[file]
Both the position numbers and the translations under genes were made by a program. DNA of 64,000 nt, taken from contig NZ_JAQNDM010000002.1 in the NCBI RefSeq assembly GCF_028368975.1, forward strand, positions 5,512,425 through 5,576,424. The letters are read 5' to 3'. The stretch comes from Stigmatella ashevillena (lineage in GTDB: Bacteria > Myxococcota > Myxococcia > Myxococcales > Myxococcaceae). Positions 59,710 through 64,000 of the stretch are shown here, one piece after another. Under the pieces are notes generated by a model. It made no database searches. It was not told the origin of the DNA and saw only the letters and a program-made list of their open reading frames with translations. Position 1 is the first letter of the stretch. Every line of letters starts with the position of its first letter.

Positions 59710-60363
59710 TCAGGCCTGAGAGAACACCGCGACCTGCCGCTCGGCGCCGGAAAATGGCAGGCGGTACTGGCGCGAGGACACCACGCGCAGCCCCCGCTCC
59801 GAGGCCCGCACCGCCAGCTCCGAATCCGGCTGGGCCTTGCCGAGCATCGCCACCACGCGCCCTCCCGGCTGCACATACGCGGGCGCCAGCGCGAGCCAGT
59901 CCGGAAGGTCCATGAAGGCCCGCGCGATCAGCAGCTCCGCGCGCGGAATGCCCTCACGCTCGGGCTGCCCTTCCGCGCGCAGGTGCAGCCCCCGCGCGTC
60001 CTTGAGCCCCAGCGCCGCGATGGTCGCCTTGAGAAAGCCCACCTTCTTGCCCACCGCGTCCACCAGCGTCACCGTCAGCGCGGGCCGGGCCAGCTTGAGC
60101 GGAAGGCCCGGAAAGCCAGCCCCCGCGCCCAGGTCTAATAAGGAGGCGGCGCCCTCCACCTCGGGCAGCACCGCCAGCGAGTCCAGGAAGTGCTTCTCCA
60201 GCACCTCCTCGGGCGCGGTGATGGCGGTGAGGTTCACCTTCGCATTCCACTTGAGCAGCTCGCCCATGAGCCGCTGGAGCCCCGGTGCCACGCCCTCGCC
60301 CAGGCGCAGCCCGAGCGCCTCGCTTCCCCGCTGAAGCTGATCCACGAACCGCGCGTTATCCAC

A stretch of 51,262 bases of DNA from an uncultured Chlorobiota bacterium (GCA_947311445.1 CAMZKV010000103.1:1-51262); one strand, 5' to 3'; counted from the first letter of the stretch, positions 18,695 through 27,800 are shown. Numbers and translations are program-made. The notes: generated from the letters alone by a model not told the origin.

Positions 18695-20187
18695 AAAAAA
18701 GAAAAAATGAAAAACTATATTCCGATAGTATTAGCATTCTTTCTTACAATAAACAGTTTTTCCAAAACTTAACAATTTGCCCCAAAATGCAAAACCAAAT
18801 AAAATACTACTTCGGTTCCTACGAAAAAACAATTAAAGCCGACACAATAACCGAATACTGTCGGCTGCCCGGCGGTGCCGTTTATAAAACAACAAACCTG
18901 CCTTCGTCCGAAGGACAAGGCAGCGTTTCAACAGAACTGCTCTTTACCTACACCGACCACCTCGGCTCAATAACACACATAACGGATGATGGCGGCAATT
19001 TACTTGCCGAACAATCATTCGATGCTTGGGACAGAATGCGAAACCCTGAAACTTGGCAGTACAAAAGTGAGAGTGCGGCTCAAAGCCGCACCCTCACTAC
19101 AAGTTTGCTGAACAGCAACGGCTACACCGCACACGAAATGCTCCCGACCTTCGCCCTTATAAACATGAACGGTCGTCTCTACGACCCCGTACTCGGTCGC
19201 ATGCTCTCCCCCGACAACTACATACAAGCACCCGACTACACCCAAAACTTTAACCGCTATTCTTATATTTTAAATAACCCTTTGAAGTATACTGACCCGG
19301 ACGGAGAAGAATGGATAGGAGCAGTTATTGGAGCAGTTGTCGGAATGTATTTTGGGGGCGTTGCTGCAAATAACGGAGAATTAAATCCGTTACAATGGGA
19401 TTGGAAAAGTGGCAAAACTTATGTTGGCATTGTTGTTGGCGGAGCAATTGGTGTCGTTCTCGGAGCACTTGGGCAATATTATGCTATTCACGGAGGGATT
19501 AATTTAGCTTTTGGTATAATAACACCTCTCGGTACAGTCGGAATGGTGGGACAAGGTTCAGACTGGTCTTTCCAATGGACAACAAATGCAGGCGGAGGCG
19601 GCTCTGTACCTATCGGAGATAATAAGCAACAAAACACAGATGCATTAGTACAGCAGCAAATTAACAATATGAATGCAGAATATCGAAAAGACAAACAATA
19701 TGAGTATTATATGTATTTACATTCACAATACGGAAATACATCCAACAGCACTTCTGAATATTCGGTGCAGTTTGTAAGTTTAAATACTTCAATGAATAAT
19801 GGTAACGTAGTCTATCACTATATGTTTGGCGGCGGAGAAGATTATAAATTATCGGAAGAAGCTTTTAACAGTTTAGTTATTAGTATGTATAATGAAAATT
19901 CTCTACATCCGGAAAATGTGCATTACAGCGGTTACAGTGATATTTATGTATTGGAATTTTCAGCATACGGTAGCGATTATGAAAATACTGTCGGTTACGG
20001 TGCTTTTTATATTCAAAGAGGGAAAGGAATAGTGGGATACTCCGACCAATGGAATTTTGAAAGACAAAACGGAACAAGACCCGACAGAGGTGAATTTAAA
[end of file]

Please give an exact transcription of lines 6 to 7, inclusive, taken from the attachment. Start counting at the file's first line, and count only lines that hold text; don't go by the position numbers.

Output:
60001 CTTGAGCCCCAGCGCCGCGATGGTCGCCTTGAGAAAGCCCACCTTCTTGCCCACCGCGTCCACCAGCGTCACCGTCAGCGCGGGCCGGGCCAGCTTGAGC
60101 GGAAGGCCCGGAAAGCCAGCCCCCGCGCCCAGGTCTAATAAGGAGGCGGCGCCCTCCACCTCGGGCAGCACCGCCAGCGAGTCCAGGAAGTGCTTCTCCA